• e-health
  • multimedia
  • disaster and crisis management
  • virtual organizations
  • simulation
  • energy conservation
  • sustainability and green computing
  • planning and decision making
  • traffic control
  • image and video understanding
  • manufacturing and industrial management
  • etc – this list is not exhaustive

Read more on Call: 8th Workshop on Applications of Software Agents – WASA 2018…

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Paris Syndrome: Photographer Francois Prost explores a replica city in China

[A 2013 ISPR Presence News post described Tianducheng, a replica of Paris in China; now François Prost has created a photo series that pairs images from the ‘real’ and the replica. This interesting (and lightly edited) story is from It’s Nice That. See more of the images in the original story and on the photographer’s website, and find more coverage from CityLab. –Matthew]

Paris Syndrome: photographer Francois Prost explores a replica city in China

Words by Bryony Stone
January 4, 2018

“I will always remember the first time I went to Venice,” photographer François Prost remembers. “I was 23. I arrived there by train on my own, and as soon as I got out of the train station, I had this strange feeling of not knowing if what I saw was real or not. The same thing happened when I went to Rome, to India and to New York. Those places are such full of history, references and fantasy that when you go there for real, it kind of mess up things in your brain: you’re suddenly confronting the reality of the images you have seen. I later learned that this was called Stendhal Syndrome, and that it was a phenomenon happening a lot to Japanese tourists coming to Paris or Florence.”

Stendhal Syndrome, which is also known as hyperkulturemia, or Florence syndrome, is a supposed — although medically unconfirmed — psychosomatic condition which causes symptoms such as fainting or confusion in individuals exposed to remarkable works of art. According to an article published by the BBC, Paris has its very own strand of the condition: roughly 12 Japanese tourists to Paris per year are affected by depression or even a breakdown triggered by the disconnect between their expectations and the reality of the culturally rich, world-famous city.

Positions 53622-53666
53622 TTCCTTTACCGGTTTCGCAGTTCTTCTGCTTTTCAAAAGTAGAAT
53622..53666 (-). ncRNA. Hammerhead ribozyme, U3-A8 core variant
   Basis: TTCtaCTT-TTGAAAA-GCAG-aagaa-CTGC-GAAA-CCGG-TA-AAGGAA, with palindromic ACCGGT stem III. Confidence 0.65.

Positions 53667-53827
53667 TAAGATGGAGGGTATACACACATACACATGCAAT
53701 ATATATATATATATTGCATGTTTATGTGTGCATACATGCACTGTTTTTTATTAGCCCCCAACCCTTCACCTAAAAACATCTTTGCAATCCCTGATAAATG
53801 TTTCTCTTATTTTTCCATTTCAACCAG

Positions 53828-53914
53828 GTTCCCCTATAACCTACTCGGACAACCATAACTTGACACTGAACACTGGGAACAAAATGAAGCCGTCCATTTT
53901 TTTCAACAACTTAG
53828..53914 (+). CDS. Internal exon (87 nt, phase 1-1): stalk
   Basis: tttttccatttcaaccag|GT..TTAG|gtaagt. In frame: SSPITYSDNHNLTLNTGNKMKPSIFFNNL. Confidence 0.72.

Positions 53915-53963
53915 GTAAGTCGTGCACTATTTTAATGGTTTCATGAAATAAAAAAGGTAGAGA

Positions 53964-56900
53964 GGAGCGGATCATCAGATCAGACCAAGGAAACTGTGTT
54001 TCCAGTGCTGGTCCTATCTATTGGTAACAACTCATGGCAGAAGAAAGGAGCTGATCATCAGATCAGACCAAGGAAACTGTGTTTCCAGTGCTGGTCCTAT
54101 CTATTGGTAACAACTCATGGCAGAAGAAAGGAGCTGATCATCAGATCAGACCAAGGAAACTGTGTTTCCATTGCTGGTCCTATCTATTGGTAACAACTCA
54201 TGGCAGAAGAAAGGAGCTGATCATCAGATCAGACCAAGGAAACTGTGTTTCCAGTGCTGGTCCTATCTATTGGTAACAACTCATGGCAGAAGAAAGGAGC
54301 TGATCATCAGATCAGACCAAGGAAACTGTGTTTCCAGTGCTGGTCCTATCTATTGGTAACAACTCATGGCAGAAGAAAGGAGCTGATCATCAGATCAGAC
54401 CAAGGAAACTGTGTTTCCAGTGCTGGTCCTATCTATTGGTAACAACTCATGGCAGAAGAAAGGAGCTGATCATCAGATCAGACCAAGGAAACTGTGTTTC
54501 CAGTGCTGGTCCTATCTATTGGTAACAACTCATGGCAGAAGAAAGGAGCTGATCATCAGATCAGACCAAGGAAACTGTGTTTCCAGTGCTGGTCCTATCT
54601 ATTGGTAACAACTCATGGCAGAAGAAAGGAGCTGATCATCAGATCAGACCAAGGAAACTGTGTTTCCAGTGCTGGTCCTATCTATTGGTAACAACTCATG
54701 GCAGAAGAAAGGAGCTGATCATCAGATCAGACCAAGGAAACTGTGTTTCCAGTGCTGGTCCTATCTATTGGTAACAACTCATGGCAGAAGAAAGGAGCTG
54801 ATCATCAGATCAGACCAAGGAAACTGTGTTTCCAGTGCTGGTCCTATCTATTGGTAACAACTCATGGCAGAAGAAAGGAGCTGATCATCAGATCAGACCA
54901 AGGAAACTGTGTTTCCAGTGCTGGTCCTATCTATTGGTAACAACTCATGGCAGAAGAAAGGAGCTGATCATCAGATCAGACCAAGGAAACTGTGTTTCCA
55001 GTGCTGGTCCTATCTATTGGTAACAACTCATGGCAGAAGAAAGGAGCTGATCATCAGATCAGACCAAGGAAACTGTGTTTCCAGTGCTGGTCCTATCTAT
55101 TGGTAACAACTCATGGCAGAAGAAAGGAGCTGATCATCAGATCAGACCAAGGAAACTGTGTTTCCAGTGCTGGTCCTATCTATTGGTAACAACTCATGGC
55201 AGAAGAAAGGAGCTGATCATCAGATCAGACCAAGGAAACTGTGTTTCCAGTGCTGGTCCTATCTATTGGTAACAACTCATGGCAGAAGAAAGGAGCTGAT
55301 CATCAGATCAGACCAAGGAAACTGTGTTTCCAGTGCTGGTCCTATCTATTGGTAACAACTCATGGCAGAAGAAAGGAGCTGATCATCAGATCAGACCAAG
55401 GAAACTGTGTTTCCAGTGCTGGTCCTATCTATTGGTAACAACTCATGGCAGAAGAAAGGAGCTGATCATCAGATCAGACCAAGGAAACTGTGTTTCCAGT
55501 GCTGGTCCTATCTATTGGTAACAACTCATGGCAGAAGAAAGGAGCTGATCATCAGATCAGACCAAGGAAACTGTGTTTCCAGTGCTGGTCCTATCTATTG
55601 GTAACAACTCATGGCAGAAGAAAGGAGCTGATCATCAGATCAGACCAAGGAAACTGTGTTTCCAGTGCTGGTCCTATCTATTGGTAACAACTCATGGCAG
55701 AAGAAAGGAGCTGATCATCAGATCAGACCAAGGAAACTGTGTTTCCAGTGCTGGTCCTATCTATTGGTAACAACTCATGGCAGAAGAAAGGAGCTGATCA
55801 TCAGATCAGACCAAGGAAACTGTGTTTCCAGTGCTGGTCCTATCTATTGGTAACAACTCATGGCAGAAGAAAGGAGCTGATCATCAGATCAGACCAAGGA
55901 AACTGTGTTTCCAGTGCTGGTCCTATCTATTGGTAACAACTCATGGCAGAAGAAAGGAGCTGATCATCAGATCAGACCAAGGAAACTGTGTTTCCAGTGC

“Thinking about it,” François muses, “any kind of travelling probably involves this reaction at different type of level, depending on how important and heavy the cultural references of destinations are.” The idea behind Francois’ latest series Paris Syndrome began when the Parisian photographer chanced upon an article by Rosecrans Baldwin in which the American journalist travelled to the 20 or so towns called Paris in the US. “The journalist wanted to understand the origin, the reason, and the influence of this ‘naming’”, François explains. “He also wanted to analyse the connections between the different places and the ‘original’ Paris, and the consistency of the French cliché remaining in the US. So he went to those different Paris and asked people living there about all of this. He soon came to the conclusion that people there were living as they would live anywhere else in USA and weren’t very sensitive about their town’s name.”

Inspired, François set about translating Baldwin’s concept visually. “First, I came up with the idea of photographing every Eiffel Tower in the world, but it became too ambitious financially. Then I remembered this place in China that I’d seen in Romain Gavras’ music video for Jamie XX track Gosh and I thought it would be very interesting to compare actual sites from Paris with sites from a replica of Paris.” Read more on Paris Syndrome: Photographer Francois Prost explores a replica city in China…

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Call: “Re-Examining Cognitive Tools” issue of Australasian Journal of Educational Technology (AJET)

Call for Papers

Australasian Journal of Educational Technology (AJET) Special Issue:
Re-Examining Cognitive Tools: New Developments, New Perspectives, and New Opportunities for Educational Technology Research

Submission deadline: 1 August 2018


Christopher Drew, Senior Lecturer in Education, School of Social Sciences, Humanities and Law, Teesside University, UK

Mark J. W. Lee, Adjunct Senior Lecturer, School of Education, Charles Sturt University, Australia and Visiting Faculty, Entertainment Technology Center, Carnegie Mellon University, USA


Submissions are invited for a forthcoming special issue of AJET to be published in early 2019, entitled Re-examining cognitive tools: New developments, new perspectives, and new opportunities for educational technology research.